The President and Our Future
In fledgling democracies, leaders often achieve greatness by skillfully capturing both the mood of the nation and the requirements of the times. For the Czech people, the former dissident-turned-president Václav Havel became just such a person. Upon his departure from office in February 2003, even many of Havel’s critics were forced to agree that his tenure had been both historic and highly symbolic. Several weeks later, one of Havel’s greatest opponents, the former Prime Minister Václav Klaus was elected by parliament as the country’s new president.
Klaus was clearly a controversial choice. Unlike Havel, he was a strongly political figure, having been a leading figure in the right-of-center Civic Democratic party since its inception. To his supporters, Klaus was a man who would “protect” the Czech nation; to his critics, Klaus was little more than a misguided populist and an increasingly narcissistic technocrat. The noted Czech psychologist Slavomír Hubálek once observed that “In selecting their leaders, immature societies favor extreme types, extreme in their level of narcissism and egocentrism. They become a sort of totem pole [for the rest].”
Appealing to the most primitive national fears, Klaus soon transformed himself from “apolitical” head-of-state to self-proclaimed “defender of the state.” The only problem was that the state that Klaus was defending was not the same one that Havel and others had been advocating. Klaus was an ultra-conservative in a post-communist country – the traits that he was so passionately conserving included apathy, xenophobia, bigotry, suspicion and ignorance – the kind that 40 years of communist rule had nurtured among much of the populace. Unwittingly, Klaus simply switched the Soviet Union for the US, the US for the EU, communism for free-marketism and Soviet-style globalism for fierce nationalism. As with his communist predecessors, Klaus’s comments soon became increasingly absurd and detached from any kind of reality – yet polls continued to suggest that the president was a highly popular figure, one who was “defending” the nation against a whole list of external enemies (primarily the EU).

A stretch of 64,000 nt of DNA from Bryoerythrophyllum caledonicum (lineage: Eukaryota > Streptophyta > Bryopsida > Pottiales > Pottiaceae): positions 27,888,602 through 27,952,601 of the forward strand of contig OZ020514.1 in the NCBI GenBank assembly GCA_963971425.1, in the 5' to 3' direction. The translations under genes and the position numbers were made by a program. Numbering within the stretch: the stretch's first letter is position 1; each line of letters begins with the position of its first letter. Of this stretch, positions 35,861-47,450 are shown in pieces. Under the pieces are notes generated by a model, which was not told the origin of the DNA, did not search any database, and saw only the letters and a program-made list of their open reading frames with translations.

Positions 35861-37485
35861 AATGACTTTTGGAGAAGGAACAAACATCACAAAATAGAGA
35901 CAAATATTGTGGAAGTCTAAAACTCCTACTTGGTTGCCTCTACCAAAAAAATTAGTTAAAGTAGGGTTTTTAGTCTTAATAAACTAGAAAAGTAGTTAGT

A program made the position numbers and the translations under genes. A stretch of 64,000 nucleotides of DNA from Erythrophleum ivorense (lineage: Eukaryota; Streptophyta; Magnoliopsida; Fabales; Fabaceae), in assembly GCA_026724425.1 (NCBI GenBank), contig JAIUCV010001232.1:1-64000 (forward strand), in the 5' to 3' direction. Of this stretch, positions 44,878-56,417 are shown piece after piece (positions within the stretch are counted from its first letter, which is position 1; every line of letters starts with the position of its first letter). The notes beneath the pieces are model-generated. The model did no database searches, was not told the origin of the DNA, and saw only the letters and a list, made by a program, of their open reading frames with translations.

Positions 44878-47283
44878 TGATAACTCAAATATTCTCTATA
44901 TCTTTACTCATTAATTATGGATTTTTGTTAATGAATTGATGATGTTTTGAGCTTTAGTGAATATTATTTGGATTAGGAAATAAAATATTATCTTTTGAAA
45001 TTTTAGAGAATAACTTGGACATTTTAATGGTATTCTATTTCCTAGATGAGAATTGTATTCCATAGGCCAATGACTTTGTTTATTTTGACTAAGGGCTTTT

But behind Klaus’s supposed “love of nation” lay the kind of radical self-righteous subjectivism that allowed him to label intellectuals, dissidents, students, citizen‘s groups and journalists – in short, all of his critics – as “clearly leftist, disdainful of standard democratic mechanisms, full of kitschy moralizing, unable to learn from reality, impractical and non-pragmatic.”
Klaus has never once engaged in a real debate, preferring stage-managed speeches and photo-opportunities to any sort of “free-exchange” of ideas and opinions. Should he ever be caught off-guard, the result is always the same – a denial of the facts, or a labeling of the opposing viewpoint as “dangerous”.
One year from now, a new president will be elected by parliament. Hopefully, it will not be Klaus, but rather someone who understands the true “requirements of the times” and reflects and appeals to the very best that this country has to offer.
Martin Jan Stránský
|The New Presence||spring 2007|
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